STAGES: There will be a stage break at Lap 75 (halfway in the Clash). Wiz Khalifa will perform during the break.

TV/RADIO: Fox will broadcast the event, beginning at 4 p.m. . … Motor Racing Network coverage begins at 4:30 p.m. and also will stream at SiriusXM NASCAR Radio will carry the MRN broadcast.

FORECAST: Weather Underground — Partly cloudy with a high of 63 degrees and a 1% chance of rain for the start of the heat races. Partly cloudy with a high of 61 degrees and a 1% chance of rain for the Clash..

LAST TIME: Joey Logano held off Kyle Busch to win the inaugural Clash at the Coliseum. Austin Dillon placed third. .

Catch up on NBC Sports coverage

New NASCAR season features several changes

Clash at the Coliseum provides a reset for RFK Racing 

Harrison Burton looks for progress in second year in Cup

Dr. Diandra: Muffling racecars won’t change fan experience

Drivers to watch at Clash in Coliseum

NASCAR announces rule changes for 2023

NASCAR outlaws Ross Chastain Martinsville move

NASCAR eliminates stage breaks for Cup road course events 

Looking back on 10 historic moments in the Clash


NASCAR Saturday schedule at Los Angeles Memorial Coliseum


NASCAR drivers are scheduled to hit the track today in competitive mode for the first time in 2023.

Practice is scheduled from 6-8 p.m. on the oval inside the Los Angeles Memorial Coliseum. Single-car qualifying for Sunday’s Clash at the Coliseum is scheduled to begin at 8:35 p.m. (ET). The 36 drivers will be divided into three 12-driver groups for practice.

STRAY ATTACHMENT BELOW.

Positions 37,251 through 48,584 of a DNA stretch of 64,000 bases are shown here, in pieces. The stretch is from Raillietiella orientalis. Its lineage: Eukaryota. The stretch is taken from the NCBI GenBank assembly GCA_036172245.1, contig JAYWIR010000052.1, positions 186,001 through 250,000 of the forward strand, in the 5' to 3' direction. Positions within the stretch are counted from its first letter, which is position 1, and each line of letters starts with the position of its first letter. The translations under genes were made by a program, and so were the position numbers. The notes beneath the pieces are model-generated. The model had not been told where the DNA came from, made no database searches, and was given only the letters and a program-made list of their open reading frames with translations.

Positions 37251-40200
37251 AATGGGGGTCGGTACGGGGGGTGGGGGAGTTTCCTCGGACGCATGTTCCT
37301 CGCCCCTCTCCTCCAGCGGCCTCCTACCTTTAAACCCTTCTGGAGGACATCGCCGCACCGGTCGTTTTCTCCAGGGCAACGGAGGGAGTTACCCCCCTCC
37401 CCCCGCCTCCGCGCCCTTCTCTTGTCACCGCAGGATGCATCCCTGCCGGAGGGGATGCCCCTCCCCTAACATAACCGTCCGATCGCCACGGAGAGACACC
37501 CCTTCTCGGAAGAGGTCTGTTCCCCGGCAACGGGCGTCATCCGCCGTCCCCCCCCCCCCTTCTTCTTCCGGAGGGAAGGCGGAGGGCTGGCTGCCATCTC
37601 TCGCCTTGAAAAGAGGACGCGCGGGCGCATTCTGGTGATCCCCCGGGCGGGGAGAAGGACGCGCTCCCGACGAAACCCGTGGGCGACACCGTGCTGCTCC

Cup practice groups

Cup qualfying order

Saturday’s qualifying will set the starting lineups for Sunday’s four 25-lap heat races. The top five finishers in each heat race will advance to the main event. Two 50-lap “last chance” races will follow, and the top three finishers in each of those events will join the feature field.

The 150-lap main event is scheduled at 8 p.m. (ET) Sunday.

For the second consecutive year, the Clash is being held on a purpose-built track inside the LA Coliseum, one of sport’s iconic venues. Joey Logano won last year’s race and last year’s series championship and will be among the favorites Sunday.

Los Angeles Memorial Coliseum


Saturday: Intervals of clouds and sun. High 71.

Saturday, Feb. 4

(All times Eastern)

Garage open

  • 2 – 11:30 p.m. — Cup Series

Track activity

  • 6 – 8 p.m. — Cup practice (FS1, Motor Racing Network, SiriusXM NASCAR Radio)
  • 8:35 – 9:30 p.m. — Cup qualifying (FS1, MRN, SiriusXM NASCAR Radio)